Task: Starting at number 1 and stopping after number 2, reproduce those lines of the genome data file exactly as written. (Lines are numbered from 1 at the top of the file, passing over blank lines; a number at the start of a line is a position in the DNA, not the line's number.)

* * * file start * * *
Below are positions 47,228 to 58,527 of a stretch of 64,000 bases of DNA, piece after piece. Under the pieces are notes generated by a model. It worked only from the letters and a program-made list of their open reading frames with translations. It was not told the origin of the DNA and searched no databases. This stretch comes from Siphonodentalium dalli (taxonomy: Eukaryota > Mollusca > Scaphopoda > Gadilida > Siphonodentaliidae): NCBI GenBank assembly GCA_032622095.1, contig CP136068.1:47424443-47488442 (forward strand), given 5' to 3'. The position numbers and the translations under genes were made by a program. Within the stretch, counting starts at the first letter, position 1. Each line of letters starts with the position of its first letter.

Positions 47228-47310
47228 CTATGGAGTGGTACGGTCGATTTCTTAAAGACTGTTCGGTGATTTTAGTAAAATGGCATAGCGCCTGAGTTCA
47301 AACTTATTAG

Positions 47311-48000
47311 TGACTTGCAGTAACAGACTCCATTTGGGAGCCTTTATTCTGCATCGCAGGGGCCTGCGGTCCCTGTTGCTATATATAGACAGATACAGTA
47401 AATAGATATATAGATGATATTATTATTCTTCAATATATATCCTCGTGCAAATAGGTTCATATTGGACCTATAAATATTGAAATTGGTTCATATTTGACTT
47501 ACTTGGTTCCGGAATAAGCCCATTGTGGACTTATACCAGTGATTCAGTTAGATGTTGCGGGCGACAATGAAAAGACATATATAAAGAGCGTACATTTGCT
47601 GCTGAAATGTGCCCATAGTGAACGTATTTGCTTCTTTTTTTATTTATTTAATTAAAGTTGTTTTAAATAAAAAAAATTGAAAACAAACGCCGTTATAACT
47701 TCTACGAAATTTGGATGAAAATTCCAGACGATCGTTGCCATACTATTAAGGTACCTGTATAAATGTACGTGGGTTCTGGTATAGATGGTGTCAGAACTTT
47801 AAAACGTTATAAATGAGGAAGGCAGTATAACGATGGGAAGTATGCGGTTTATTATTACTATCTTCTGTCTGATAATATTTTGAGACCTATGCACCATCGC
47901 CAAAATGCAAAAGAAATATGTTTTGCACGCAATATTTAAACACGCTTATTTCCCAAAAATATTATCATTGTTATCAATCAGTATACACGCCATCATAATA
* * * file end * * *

Below are positions 47,228 to 58,527 of a stretch of 64,000 bases of DNA, piece after piece. Under the pieces are notes generated by a model. It worked only from the letters and a program-made list of their open reading frames with translations. It was not told the origin of the DNA and searched no databases. This stretch comes from Siphonodentalium dalli (taxonomy: Eukaryota > Mollusca > Scaphopoda > Gadilida > Siphonodentaliidae): NCBI GenBank assembly GCA_032622095.1, contig CP136068.1:47424443-47488442 (forward strand), given 5' to 3'. The position numbers and the translations under genes were made by a program. Within the stretch, counting starts at the first letter, position 1. Each line of letters starts with the position of its first letter.

Positions 47228-47310